The trade between India and China trade showed the first signs of a slowdown in years falling by 0.9 per cent in the first half of this year.
The bilateral trade between the countries in recent years rose sharply despite bilateral tensions over the border dispute. The development came as China’s overall foreign trade declined by about five per cent as its economy struggled to recover from Covid blues.
China’s exports to India in the first half of this year totalled $56.53 billion compared to $57.51 billion last year registering a decline of 0.9 per cent, according to the data released by Chinese customs on Thursday.
India’s exports to China during the same period totalled $9.49 billion compared to $9.57 billion last year.
The trade deficit in the first half of 2023 too declined significantly to $47.04 compared to $67.08 billion last year. Last year was a bumper year for India-China trade as it touched an all-time high of $135.98 billion despite the continued chill in the bilateral ties over the military standoff in eastern Ladakh in May 2020.
The total India-China trade in 2022 overtook the $125 billion mark a year earlier by registering an 8.4 per cent increase. New Delhi’s trade deficit with Beijing crossed for the first time a $100 billion mark despite frosty bilateral relations.
The trade deficit for India stood at $101.02 billion in 2022 crossing the 2021 figure of $69.38 billion. The slowdown of India-China trade in the first half of this year came as China’s total trade including imports and exports fell nearly 5 per cent from a year earlier in dollar terms. While exports slipped 3.2 per cent and imports declined 6.7 per cent.
Also, China’s exports tumbled 12.4 per cent in June from a year earlier amid weakening demand following increasing interest rates by central banks to curb inflation as the Chinese economy struggled to stage post-Covid recovery.
Chinese customs data released Thursday showed imports slid 6.8 per cent to $214.7 billion. The disappointing data is yet another indicator of China’s sputtering post-pandemic economic recovery, which has lost momentum in the second quarter, analysts told the Hong Kong-based South China Morning Post.
“The latest data in the developed countries shows consistent signals of further weakness, which is likely to put more pressure on China’s exports in the rest of the year,” said Zhang Zhiwei, chief economist at Pinpoint Asset Management.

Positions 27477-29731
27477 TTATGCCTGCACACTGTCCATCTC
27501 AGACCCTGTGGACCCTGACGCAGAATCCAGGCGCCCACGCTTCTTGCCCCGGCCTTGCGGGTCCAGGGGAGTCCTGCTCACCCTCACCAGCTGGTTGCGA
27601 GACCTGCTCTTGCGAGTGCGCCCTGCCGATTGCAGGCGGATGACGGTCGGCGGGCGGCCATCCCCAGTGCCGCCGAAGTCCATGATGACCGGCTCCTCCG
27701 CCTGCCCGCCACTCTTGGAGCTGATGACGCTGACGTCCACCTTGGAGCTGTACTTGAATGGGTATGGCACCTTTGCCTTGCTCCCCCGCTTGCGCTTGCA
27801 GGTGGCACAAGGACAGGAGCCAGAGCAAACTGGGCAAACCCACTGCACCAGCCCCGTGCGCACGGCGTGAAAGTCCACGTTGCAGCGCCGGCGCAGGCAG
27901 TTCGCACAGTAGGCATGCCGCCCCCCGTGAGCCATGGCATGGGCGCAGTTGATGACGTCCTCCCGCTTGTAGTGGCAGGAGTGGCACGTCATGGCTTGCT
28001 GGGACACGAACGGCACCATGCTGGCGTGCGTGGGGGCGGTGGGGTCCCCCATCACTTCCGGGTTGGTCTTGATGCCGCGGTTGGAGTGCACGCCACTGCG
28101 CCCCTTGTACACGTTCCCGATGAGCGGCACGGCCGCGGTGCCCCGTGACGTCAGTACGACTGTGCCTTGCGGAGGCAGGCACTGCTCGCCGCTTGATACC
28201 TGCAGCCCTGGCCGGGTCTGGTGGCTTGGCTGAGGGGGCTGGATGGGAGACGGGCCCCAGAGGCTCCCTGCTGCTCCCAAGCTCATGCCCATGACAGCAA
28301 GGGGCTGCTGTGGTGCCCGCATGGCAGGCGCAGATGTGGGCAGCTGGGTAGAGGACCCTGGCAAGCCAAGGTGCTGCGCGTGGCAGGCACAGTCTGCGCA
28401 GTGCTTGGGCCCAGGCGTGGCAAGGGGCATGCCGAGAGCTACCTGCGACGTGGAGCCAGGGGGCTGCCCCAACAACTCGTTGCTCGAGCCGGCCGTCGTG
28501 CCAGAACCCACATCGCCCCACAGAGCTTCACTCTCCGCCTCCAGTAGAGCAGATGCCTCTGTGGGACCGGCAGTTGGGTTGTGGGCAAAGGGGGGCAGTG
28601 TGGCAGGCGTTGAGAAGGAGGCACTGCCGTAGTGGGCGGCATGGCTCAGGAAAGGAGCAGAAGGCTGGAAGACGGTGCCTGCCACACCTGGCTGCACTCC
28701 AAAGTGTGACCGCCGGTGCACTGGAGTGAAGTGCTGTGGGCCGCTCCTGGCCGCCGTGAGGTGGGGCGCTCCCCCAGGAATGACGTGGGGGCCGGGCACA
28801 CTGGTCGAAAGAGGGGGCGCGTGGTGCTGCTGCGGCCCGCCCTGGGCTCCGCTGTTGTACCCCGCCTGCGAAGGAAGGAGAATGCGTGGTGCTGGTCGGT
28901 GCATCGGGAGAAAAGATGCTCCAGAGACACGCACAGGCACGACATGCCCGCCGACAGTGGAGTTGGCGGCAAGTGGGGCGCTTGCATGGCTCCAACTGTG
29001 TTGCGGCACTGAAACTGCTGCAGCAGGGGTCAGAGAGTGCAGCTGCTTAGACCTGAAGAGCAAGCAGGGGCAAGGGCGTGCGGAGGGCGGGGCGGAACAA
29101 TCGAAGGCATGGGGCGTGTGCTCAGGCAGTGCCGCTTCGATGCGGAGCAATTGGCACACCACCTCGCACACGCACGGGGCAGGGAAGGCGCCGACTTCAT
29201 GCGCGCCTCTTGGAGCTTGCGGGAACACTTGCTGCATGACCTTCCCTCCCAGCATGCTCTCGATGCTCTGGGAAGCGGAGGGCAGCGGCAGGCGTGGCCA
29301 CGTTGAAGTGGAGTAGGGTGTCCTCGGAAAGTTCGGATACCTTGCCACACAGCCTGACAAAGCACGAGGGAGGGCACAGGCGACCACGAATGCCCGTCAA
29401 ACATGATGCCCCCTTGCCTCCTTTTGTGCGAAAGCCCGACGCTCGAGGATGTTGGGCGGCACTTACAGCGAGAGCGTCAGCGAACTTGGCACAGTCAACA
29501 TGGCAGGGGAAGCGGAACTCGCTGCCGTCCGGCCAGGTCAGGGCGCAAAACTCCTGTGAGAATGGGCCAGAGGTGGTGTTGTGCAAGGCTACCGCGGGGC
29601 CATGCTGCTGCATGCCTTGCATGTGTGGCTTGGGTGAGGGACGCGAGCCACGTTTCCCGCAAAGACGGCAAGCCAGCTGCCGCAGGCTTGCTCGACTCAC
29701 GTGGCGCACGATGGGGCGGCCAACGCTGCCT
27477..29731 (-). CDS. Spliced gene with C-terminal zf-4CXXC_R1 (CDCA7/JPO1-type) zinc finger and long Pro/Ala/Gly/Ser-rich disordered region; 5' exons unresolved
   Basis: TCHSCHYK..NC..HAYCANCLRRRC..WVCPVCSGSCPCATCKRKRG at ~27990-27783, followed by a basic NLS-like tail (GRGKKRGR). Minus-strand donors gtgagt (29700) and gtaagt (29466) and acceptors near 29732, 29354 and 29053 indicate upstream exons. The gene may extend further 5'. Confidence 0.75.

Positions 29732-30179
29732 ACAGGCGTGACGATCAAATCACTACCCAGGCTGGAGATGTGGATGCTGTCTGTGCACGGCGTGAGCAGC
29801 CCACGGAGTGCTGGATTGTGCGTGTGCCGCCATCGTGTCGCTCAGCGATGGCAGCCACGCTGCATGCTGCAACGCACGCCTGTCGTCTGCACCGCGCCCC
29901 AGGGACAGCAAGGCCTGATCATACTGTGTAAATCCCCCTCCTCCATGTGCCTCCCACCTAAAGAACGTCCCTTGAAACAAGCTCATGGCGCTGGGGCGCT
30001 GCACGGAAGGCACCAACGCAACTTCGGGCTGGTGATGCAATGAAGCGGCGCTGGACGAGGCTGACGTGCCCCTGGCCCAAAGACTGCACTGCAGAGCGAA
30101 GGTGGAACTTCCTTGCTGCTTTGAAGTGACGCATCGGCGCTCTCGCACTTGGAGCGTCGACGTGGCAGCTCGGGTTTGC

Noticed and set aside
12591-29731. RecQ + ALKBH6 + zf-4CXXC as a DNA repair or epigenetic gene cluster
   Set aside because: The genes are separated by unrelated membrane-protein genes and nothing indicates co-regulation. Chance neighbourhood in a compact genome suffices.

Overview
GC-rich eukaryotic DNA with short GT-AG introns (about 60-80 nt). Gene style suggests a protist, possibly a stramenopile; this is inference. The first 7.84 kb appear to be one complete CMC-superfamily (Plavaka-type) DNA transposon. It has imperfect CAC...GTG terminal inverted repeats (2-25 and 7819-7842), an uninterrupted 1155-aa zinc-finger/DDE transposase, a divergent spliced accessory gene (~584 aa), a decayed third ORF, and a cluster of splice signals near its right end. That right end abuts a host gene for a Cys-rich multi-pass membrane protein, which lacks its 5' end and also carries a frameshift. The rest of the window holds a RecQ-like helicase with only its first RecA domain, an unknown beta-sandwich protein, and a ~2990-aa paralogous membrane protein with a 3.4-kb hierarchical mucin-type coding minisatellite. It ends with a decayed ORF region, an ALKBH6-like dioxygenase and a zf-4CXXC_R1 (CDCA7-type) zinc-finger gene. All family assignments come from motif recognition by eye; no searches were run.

“China has to depend on domestic demand. The big question in the next few months is whether domestic demand can rebound without much stimulus from the government,” Zhang told the Post.
Shipments to the Association of Southeast Asian Nations, which is China’s largest trade partner and one that provided major support to its export sector earlier this year, fell by 16.86 per cent compared to a year earlier.
Exports to the European Union, declined by 12.92 per cent year on year and the United States tumbled 23.7 per cent from a year earlier to $42.7 billion. China’s trade surplus with the US narrowed by 30.6 per cent to $28.7 billion, according to the customs data.
However, exports to Russia in June increased by 90.93 per cent compared to the same month last year. China’s imports also fell by 6.8 per cent in June from a year earlier to $214.7 billion, down from a fall of 4.5 per cent in May.
Releasing the data, General Administration of Customs spokesman Lu Daliang said China would be facing more pressure to boost the stable growth of foreign trade in the later half of the year.
“Inflation is still prominent in developed world economies, geopolitical conflicts are still taking place and there is not enough drive for immediate growth in global demand,” The Post quoted him as saying.
Lu added that China’s economy is resilient and revitalising and that the foreign trade sector would still head towards a positive direction in the longer term.